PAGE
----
The evening that Donald Trump fired FBI director James Comey, plunging Washington into chaos and possibly propelling the nation toward a constitutional crisis, the president’s most persistent legal antagonist was flying high above America. On a cross-country JetBlue flight, Eric Schneiderman, the attorney general of New York State, was watching a seat-back TV when he learned the news the way almost everyone else — including Comey — did, with a shocking flash. “There was a group of lawyers on the plane who recognized me,” Schneiderman said the next day. As the news spread through the cabin, he began to feel glances directed his way. The usual decorum fell away, and one passenger leaned over to Schneiderman. “I bet you can’t wait for the plane to land,” he said.
It wouldn’t be fair to say that Schneiderman is enjoying this turbulent political ride we’re on, but history has conspired to place him in a vital place on the ground. Since the election decapitated Democrats on the national level, putting Jeff Sessions in charge of the Department of Justice and leaving Republicans in control of congressional oversight, Schneiderman and other Democratic state attorneys general have led the legal resistance to Trump. Long before the Russians — or really anyone — dreamed of a President Trump, Schneiderman was investigating him, pursuing the allegedly fraudulent marketing of his for-profit university. And long before Trump was attacking federal judges, the leaky intelligence community, or law-enforcement officials with a reputation for stubborn probity, he was ridiculing New York’s AG as a “lightweight.” The idea that Schneiderman, a compact, tightly wound Upper West Side liberal whose office is accustomed to pursuing consumer scams or busting upstate heroin rings (as he did last week), might be a last line of defense for what he calls “bedrock principles of the United States” — it’s frankly a little preposterous. But the framers of our Constitution designed our system to have hidden pockets of resiliency, and the power of the states is one of them.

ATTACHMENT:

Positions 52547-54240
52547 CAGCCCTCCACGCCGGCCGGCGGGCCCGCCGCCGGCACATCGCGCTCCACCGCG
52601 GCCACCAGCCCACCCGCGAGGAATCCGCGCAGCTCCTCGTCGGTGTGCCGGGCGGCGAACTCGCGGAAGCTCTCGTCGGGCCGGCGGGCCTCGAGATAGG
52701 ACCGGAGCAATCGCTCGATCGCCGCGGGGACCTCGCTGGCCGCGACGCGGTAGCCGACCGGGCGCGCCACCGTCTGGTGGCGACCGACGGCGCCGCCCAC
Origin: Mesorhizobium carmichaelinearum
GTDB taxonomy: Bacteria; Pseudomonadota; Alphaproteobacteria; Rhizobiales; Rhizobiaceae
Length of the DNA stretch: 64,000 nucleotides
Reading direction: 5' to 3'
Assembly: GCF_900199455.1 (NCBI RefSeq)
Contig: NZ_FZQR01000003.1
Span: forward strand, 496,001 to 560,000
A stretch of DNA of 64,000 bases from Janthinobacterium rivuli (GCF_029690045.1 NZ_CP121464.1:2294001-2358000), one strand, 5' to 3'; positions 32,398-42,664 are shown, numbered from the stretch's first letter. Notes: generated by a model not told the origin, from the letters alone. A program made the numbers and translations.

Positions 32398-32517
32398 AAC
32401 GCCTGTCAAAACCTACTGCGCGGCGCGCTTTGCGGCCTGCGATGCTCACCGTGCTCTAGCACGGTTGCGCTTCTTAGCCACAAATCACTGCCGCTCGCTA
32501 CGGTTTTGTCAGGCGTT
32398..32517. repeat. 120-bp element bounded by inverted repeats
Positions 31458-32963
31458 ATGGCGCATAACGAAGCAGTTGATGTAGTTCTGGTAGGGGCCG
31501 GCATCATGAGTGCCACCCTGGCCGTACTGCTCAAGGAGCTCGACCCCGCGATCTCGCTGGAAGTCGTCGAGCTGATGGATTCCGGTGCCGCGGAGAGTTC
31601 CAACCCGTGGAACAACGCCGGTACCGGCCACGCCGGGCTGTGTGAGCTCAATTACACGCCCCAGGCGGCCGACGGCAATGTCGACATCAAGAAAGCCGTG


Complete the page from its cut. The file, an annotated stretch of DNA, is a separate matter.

“For those of us who are protectors of the rule of law, the state attorneys general,” Schneiderman said, “we have a role to play, to make sure that the system survives.” When his plane landed, Schneiderman started contacting his colleagues in other states, as well as Democrats in Washington, coordinating an emergency response. On May 11, he joined a group of 20 attorneys general in signing a letter to Rod Rosenstein, the Justice Department official overseeing the Russia investigation, calling for the appointment of a special counsel.